‘Nauru-19’ activists all released from prison

‘Nauru-19’ activists all released from prison

On 17th March 2020, Nauru declared a state of emergency to manage the impact of the coronavirus (COVID-19) pandemic. It is among a handful of countries that remain coronavirus free at the time of writing. Nauru President Lionel Aingimea said people caught flouting quarantine rules would face hefty fines and penalties.

Peaceful Assembly

Last of 'Nauru-19' pro-democracy protesters released

The last of the members of the so called 'Nauru-19', former cabinet minister Mathew Batsiua, was released from prison in April 2020.

As previously documented, in December 2019, a group of high-profile pro-democracy protesters known as the 'Nauru 19' were found guilty of ‘rioting’ while four defendants were convicted of serious assault of police officers, and two over ‘entering a restricted area’. They received sentences of between three and eleven months in jail.

The group were among hundreds protesting in 2015 against the suspension of three parliamentarians for granting interviews that were critical of the government, to foreign media.


Refugee detention conditions may have breached international law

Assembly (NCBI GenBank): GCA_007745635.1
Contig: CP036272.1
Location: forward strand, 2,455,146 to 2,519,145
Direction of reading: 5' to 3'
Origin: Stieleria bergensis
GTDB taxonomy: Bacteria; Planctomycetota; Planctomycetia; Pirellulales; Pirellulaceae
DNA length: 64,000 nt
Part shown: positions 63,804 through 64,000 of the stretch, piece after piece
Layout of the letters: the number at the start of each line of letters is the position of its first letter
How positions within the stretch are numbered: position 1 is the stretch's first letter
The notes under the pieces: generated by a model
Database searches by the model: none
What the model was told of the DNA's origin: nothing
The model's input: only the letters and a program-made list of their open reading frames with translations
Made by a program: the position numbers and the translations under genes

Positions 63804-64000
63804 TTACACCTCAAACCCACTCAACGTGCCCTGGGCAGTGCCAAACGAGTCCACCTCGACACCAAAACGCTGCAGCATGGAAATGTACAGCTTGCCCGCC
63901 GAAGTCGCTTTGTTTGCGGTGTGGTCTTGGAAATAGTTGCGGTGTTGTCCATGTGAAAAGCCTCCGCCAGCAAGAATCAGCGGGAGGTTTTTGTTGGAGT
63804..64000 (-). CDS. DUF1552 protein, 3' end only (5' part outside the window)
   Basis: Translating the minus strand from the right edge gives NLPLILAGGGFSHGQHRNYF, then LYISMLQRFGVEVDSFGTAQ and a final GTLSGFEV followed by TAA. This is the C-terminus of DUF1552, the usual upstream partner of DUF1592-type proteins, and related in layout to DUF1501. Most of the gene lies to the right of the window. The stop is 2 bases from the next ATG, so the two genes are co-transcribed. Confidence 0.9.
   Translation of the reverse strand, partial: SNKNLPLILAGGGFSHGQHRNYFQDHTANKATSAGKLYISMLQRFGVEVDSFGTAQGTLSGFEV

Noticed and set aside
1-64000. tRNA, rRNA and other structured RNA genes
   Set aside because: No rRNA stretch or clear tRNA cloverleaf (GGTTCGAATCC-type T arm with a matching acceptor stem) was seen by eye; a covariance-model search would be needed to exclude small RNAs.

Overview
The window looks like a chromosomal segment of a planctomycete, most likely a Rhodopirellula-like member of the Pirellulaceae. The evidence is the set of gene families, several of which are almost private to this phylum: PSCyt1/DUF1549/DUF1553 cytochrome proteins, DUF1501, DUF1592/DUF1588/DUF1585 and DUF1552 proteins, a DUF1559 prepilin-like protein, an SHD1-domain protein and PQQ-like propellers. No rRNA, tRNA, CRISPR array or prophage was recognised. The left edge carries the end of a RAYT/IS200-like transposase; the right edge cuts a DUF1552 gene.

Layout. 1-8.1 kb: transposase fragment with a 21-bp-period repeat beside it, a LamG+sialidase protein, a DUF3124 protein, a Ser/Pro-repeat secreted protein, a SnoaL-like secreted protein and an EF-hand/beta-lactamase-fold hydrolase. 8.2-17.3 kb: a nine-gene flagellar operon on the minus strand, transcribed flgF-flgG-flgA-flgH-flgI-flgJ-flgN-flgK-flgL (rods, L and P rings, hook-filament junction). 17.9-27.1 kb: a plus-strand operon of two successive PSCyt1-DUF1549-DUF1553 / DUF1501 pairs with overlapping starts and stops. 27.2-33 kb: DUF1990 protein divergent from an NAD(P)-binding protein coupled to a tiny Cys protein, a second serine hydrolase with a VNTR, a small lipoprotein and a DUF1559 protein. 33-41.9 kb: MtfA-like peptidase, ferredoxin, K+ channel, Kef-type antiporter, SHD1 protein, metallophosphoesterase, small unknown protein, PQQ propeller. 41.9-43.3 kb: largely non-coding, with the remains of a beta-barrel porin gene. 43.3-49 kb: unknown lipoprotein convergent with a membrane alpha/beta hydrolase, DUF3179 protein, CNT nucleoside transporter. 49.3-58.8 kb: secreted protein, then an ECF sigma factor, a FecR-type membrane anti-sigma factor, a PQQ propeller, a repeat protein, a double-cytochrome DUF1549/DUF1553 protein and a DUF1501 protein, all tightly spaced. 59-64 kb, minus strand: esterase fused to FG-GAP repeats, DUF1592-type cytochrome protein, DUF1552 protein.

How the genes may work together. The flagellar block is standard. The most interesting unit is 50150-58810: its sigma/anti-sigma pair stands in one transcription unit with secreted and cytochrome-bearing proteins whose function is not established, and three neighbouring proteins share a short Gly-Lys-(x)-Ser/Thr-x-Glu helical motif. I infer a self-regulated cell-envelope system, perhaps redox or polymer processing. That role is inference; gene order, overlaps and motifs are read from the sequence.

In February 2020, the International Criminal Court (ICC) found that detention conditions of refugees in Nauru and Papua New Guinea may constitute a breach of international law. This detention appears to amount to “cruel, inhuman or degrading treatment”, according to the Court.

But the office of the ICC prosecutor has stopped short of deciding to prosecute the Australian government, saying that while the imprisonment of refugees and asylum seekers formed the basis of a crime against humanity, the violations did not rise to the level to warrant further investigation.

The ICC prosecutor made the assessment in a formal letter to independent MP Andrew Wilkie in response to his allegations that crimes against humanity could have been committed by the Australian government.

About 230 refugees and asylum seekers remain on Nauru. As previously documented, there have been widespread reports of physical, psychological and sexual abuse in the Australia-run refugee detention centres on the island.